Update Menus (only appears in V1.0 scenes)

Simplify Rotation Data after Update
Simplify Rotation Data after Update

In Version 1.1 the global scale to the Motion Data is handled differently. If you start creating a new rig using Version 1.1 you do not have to care about anything.

To update a Version from V1.0 to V1.1 use the update menus as shown in the first image (only appears in V1.0 scenes).

This update was necessary to retrieve the exact rotation values for data adaptation when exporting to a game engine. After the update all rotation curves are baked (sampled).

To retrieve a selection of all rotation data curves you can use the Tools/Select Rotation Data menu. The “simplify curve” command can then be used to get rid of redundant keys (see image sequence left).

Version 1.1 also includes additional Animation Controls (LipTight AU23). Use the appropriate menu function to update your Version 1.0 scene. You also need to adapt the movements of the new Animation Controls. The update function will rearrange your slider layout as displayed on page 4.

Please notice that any changes to names and hierarchies will cause problems to the update procedures and make it very likely for them to fail.

6. FAQ

Q: What is the AFS?
A: The AFS is a Toolset to create a sophisticated facial animation rig for any humanoid character

Q: How does the AFS work?
A: The AFS provides the Rigging Artist/Technical Director with powerful Tools to adapt a library of up to 100 Motion Data Clips to the animated characters face

Q: Why would I use the AFS instead of traditional Blendshape animation?
A: The Motion Data contains non linear movement distilled from real facial movement therefore it is much more believable than linear Blendshape animation.

Q: Can you describe the Facial Animation System the AFS uses?
A: The Animation System is based on Paul Ekman’s research work also known as the Facial Action Coding System (FACS). This definition of facial movements has been revised by the AFS authors to better fit animation needs. The AFS does also allow offset animation for each of the Feature Points Locators.

Q: Does the AFS only work for realistic faces?
A: No. The Motion Data can be adapted to abstract faces and creatures as well, as long as they have humanoid features. See the demo movie on Geometry Independence on our website.

Q: The AFS requires very fine weight painting, this can be very tedious. Is there a procedure that can speed up this process?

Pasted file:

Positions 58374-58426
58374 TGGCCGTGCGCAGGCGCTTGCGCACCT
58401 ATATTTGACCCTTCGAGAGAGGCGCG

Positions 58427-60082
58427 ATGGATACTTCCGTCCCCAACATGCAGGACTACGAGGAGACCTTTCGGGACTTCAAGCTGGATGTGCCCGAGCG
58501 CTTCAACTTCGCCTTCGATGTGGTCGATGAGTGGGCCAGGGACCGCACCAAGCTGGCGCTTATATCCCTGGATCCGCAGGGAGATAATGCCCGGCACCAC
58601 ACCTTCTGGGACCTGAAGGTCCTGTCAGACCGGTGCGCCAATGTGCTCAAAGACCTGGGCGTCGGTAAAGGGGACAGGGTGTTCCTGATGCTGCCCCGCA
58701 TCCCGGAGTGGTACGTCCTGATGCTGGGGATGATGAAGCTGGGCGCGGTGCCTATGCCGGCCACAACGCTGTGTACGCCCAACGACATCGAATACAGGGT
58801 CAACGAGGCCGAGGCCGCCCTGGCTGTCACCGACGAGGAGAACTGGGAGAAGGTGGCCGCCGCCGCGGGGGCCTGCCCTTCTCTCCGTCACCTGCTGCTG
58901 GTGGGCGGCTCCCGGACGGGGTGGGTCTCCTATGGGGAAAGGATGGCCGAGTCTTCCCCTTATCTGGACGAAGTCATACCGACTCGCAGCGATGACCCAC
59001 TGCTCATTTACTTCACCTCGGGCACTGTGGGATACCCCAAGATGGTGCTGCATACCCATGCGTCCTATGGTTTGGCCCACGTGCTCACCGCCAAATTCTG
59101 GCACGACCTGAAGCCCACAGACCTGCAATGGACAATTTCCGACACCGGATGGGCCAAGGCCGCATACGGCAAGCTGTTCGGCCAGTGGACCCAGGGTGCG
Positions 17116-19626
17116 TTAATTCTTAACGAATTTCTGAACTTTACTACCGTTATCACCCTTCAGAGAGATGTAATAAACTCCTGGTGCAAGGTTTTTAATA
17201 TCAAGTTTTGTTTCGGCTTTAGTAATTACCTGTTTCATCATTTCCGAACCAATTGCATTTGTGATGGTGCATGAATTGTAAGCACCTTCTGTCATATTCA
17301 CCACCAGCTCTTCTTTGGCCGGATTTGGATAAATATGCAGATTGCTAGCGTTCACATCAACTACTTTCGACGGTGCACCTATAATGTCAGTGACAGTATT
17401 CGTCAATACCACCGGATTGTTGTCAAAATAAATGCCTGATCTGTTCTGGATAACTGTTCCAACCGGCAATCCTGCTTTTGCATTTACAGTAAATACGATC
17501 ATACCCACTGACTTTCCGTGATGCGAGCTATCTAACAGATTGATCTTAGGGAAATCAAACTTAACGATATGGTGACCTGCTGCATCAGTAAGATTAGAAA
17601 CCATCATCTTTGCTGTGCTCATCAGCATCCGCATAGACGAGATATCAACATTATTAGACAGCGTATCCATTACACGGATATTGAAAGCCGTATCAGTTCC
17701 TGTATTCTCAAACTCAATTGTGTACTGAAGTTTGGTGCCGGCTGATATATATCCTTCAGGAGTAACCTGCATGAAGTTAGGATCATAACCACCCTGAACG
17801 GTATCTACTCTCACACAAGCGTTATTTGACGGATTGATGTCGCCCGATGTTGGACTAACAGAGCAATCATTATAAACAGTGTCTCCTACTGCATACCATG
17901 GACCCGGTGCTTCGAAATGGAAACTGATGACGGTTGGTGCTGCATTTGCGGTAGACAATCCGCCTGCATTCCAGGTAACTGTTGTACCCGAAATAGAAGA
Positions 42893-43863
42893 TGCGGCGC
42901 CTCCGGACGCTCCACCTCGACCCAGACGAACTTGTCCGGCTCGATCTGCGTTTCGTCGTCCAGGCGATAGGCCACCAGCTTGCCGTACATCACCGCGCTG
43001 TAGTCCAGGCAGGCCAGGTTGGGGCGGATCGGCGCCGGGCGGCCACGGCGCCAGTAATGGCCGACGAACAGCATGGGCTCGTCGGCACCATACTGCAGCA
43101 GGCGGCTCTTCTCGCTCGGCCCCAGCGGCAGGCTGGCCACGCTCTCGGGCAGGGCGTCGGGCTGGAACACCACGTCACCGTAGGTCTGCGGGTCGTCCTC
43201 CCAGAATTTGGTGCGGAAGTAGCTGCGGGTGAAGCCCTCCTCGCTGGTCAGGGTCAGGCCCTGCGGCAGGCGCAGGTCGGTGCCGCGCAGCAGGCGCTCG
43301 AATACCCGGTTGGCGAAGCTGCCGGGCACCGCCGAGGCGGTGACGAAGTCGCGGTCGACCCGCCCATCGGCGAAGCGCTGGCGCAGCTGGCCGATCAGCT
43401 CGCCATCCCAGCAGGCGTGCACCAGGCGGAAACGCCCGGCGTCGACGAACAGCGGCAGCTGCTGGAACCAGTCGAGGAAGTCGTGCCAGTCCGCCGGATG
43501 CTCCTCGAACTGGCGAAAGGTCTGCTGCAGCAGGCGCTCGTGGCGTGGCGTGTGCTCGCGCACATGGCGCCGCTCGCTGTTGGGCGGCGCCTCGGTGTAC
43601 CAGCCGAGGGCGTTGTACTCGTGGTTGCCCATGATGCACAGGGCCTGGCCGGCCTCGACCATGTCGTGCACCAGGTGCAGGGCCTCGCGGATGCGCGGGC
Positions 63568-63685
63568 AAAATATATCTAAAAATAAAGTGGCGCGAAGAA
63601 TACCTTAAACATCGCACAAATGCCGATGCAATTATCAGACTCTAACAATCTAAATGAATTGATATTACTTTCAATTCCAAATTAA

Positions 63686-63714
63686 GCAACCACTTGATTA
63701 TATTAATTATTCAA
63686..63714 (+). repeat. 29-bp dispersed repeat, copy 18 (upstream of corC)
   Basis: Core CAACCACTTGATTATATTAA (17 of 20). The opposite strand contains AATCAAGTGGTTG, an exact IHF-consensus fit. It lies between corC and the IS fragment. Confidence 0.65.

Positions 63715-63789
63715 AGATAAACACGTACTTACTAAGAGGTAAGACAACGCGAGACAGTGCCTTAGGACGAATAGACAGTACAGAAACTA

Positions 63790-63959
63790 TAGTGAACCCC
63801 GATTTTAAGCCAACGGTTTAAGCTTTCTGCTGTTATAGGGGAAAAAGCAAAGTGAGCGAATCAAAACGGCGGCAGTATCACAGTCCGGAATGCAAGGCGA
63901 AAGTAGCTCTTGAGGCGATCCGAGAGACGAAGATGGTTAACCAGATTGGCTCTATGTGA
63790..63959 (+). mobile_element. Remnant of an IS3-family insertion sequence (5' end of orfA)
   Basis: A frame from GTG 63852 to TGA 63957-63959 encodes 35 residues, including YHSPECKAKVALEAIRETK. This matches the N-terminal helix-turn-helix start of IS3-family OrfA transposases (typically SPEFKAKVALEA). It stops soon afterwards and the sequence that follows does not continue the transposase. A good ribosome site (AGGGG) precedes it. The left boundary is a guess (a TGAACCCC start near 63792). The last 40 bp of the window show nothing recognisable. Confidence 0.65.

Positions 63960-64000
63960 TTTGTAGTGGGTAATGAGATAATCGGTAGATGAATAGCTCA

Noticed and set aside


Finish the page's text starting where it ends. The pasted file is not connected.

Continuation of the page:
A: Yes. The Geometry Matcher tool for Maya can clone skin weights. This can provide you with a very good starting point. The Geometry Matcher is part of the Facial Animation Toolset.

Q: I have problems understanding the Animation Controls based on the Facial Action Coding System. What can I do?
A: We have created a Facial Expression Repertoire that describes various facial expressions and the relation to the FACS.

Q: Can I mix the AFS with Blendshapes?
A: Yes. Make use of the Corrective Blendshape Manager tool for Maya to create and manage blendshapes calculated to correct a specific mesh deformation by bones. The Corrective Blendshape Manager is part of the Facial Animation Toolset.

Q: I have problems finding the appropriate Animation Control values, the face looks too exaggerated?
A: You can not add up a Smile, an Open Smile and the Right Mouth Corner Puller all at 100%. This will cause unnatural movement. Spend some time studying the blending behavior of various Animation Controls.

Q: Is there a Mac version of the Facial Animation Toolset?
A: Unfortunately not but here are some informations for a workaround. Only the Geometry Matcher (GM) and Corrective Blendshape Manager (CBS) tools require OS dependent plugins. The AFS can be run on Mac by changing the path in the AFS.mel file. The plugins used in GM an CBS are not persistent in the scene. This means that you can do your rigging work on a supported platform (Win or Linux), save your scene and open it on on Maya for Mac (or Maya 64-bit) system.

Q: I am experiencing strange GUI behavior with the AFS tool and Maya 2011 or higher.
A: To fix this problem try disabling Windows: remember size and position in Window→Settings/Preferences→Preferences→Interface.

facialanimationtoolset/afs2012.txt · Last modified: 2015/07/17 09:09 by vhelzle